Radiology Services

The Department of Radiology at the University of Michigan Health System provides imaging services to aid in the diagnosis and treatment of disease for outpatients and inpatients. Our radiologists provide a wide range of imaging tests from the common [X-rays, mammography, computed tomography (CT or CAT) scans, magnetic resonance imaging (MRI)] to the advanced [interventional radiology, nuclear medicine, positron emission tomography (PET)].

Some imaging tests expose patients to small amounts of radiation. While these tests are important for accurate diagnosis of disease and injury, they should be provided only when needed to avoid unnecessary exposure.

The following performance measures are designed to evaluate use of unnecessary tests and exposure. These measures are produced by the Centers for Medicare and Medicaid Services (CMS), a federal agency that has a program that evaluates quality of care delivered at hospitals nationwide. The explanations of the importance of each measure and how to interpret the results are provided by CMS.

Combination (or Double) Chest CT Scans
Lower Value = Better Performance

Details

Why is This Measure Important?

This measure reports the percentage of outpatient CT scans of the chest that were "combination" (double) scans.

A "combination" CT scan means that the patient gets two CT scans - one scan without contrast followed by a second scan with contrast. (“Contrast” is a substance put into the patient's body before the scan begins, to help make parts of the body stand out more clearly.)

Combination scans involve additional radiation exposure and risks associated with use of contrast. Standards of quality care say that most patients who are getting a CT scan of the chest should be given a single CT scan rather than a "combination" CT scan. (Although combination CT scans are appropriate for some parts of the body and some medical conditions, combination scans are usually not appropriate for the chest.)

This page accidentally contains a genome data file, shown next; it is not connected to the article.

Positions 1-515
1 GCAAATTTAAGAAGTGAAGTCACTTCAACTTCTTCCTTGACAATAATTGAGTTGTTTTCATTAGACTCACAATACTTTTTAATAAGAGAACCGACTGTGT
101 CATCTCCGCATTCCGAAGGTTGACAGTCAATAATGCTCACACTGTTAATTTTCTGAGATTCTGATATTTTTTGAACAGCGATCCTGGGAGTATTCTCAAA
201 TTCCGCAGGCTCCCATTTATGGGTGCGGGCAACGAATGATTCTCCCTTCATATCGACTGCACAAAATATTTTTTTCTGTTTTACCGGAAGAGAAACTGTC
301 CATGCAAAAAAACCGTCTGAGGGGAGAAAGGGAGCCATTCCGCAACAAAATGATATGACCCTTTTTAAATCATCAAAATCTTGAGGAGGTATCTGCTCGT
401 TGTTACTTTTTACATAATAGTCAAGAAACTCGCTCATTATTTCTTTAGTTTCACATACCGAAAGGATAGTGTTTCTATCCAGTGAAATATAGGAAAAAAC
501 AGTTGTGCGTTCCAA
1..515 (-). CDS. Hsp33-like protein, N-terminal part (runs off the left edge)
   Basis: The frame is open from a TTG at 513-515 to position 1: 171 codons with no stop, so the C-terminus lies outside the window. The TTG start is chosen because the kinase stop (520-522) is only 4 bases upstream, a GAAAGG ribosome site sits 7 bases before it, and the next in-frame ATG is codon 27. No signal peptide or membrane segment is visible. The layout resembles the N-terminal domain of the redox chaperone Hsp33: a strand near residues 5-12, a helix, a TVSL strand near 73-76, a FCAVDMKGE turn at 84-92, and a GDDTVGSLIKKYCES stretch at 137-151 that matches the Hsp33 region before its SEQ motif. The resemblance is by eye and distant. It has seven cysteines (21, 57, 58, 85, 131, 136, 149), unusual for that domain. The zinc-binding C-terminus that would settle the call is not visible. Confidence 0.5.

The range for this measure is 0 to 1.0. If a number is very close to 1.0, it may mean that the facility is routinely giving patients combination CT scans of the chest when a single scan is all they need. Giving patients two scans when they only need one needlessly doubles their exposure to radiation:

  • Radiation exposure from a single CT scan of the chest is about 350 times higher than for an ordinary chest X-ray.
  • For combination CT scans, radiation exposure is 700 times higher than for a chest X-ray because the patient is given two scans.

If you need to have a CT scan of the chest, talk with your doctor about what’s best for your medical condition:

  • Do you need a single scan - either with or without contrast - or is a combination scan necessary?

Is using contrast appropriate for your medical condition?

How is UMHS Performing?

The most recent rate reported for the University of Michigan Health System was 0.005, which was much lower than 1 and much lower than the national average, demonstrating that UMHS is judicious and rarely uses double chest CT scans.

UMHS Source: Hospital Medicare administrative data.
Comparison Group Source: National average from CMS/ Hospital Compare.

MRI for Low Back Pain

Details

Why is This Measure Important?

This measure reports the percentage of outpatients with low back pain who had an MRI without trying recommended treatments first, such as physical therapy.

An MRI (magnetic resonance imaging) is a test that uses a powerful magnetic field and a computer to produce detailed pictures of the inside of the body (bones, organs and other body parts). Since MRIs use magnets rather than X-rays, there is no radiation risk.

Although MRIs can be helpful for diagnosing low back pain, MRIs can be used too much.

  • Usually, low back pain improves or goes away within six weeks and an MRI is not needed.
  • Standards of care say that most patients with low back pain should start with treatment such as physical therapy or chiropractic care, and have an MRI only if the treatment doesn't help.
  • Finding out whether treatment helps before having an MRI is better and safer for most patients because it avoids the stress, risk and cost of doing MRIs that patients don't need.